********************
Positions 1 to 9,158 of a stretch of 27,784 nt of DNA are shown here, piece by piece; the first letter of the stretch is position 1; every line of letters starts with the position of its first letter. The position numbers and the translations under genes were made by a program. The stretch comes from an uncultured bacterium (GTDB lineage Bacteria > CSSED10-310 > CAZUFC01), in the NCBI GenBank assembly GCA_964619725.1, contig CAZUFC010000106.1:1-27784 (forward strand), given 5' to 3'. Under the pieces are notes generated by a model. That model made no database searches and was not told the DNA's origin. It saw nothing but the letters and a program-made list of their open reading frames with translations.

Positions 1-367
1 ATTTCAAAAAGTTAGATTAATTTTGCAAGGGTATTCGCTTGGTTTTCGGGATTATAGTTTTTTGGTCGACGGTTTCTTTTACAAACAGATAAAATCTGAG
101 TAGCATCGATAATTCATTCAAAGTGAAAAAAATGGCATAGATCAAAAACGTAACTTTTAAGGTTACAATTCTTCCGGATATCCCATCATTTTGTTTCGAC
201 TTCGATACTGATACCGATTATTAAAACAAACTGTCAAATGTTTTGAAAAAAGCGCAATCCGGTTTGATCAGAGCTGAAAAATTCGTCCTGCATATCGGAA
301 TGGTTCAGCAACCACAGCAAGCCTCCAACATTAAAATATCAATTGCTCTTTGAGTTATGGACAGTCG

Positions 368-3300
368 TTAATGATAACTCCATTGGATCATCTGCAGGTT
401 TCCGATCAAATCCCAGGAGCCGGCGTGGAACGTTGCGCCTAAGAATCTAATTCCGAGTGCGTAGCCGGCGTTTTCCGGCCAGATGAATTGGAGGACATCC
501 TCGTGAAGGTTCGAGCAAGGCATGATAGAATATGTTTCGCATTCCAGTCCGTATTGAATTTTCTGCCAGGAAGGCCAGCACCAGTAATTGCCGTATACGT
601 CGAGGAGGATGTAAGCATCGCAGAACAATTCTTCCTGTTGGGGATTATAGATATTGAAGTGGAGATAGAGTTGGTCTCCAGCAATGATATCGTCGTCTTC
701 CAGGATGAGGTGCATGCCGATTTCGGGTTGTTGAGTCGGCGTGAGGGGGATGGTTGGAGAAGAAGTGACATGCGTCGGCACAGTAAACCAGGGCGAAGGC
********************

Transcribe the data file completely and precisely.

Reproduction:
Positions 1 to 9,158 of a stretch of 27,784 nt of DNA are shown here, piece by piece; the first letter of the stretch is position 1; every line of letters starts with the position of its first letter. The position numbers and the translations under genes were made by a program. The stretch comes from an uncultured bacterium (GTDB lineage Bacteria > CSSED10-310 > CAZUFC01), in the NCBI GenBank assembly GCA_964619725.1, contig CAZUFC010000106.1:1-27784 (forward strand), given 5' to 3'. Under the pieces are notes generated by a model. That model made no database searches and was not told the DNA's origin. It saw nothing but the letters and a program-made list of their open reading frames with translations.

Positions 1-367
1 ATTTCAAAAAGTTAGATTAATTTTGCAAGGGTATTCGCTTGGTTTTCGGGATTATAGTTTTTTGGTCGACGGTTTCTTTTACAAACAGATAAAATCTGAG
101 TAGCATCGATAATTCATTCAAAGTGAAAAAAATGGCATAGATCAAAAACGTAACTTTTAAGGTTACAATTCTTCCGGATATCCCATCATTTTGTTTCGAC
201 TTCGATACTGATACCGATTATTAAAACAAACTGTCAAATGTTTTGAAAAAAGCGCAATCCGGTTTGATCAGAGCTGAAAAATTCGTCCTGCATATCGGAA
301 TGGTTCAGCAACCACAGCAAGCCTCCAACATTAAAATATCAATTGCTCTTTGAGTTATGGACAGTCG

Positions 368-3300
368 TTAATGATAACTCCATTGGATCATCTGCAGGTT
401 TCCGATCAAATCCCAGGAGCCGGCGTGGAACGTTGCGCCTAAGAATCTAATTCCGAGTGCGTAGCCGGCGTTTTCCGGCCAGATGAATTGGAGGACATCC
501 TCGTGAAGGTTCGAGCAAGGCATGATAGAATATGTTTCGCATTCCAGTCCGTATTGAATTTTCTGCCAGGAAGGCCAGCACCAGTAATTGCCGTATACGT
601 CGAGGAGGATGTAAGCATCGCAGAACAATTCTTCCTGTTGGGGATTATAGATATTGAAGTGGAGATAGAGTTGGTCTCCAGCAATGATATCGTCGTCTTC
701 CAGGATGAGGTGCATGCCGATTTCGGGTTGTTGAGTCGGCGTGAGGGGGATGGTTGGAGAAGAAGTGACATGCGTCGGCACAGTAAACCAGGGCGAAGGC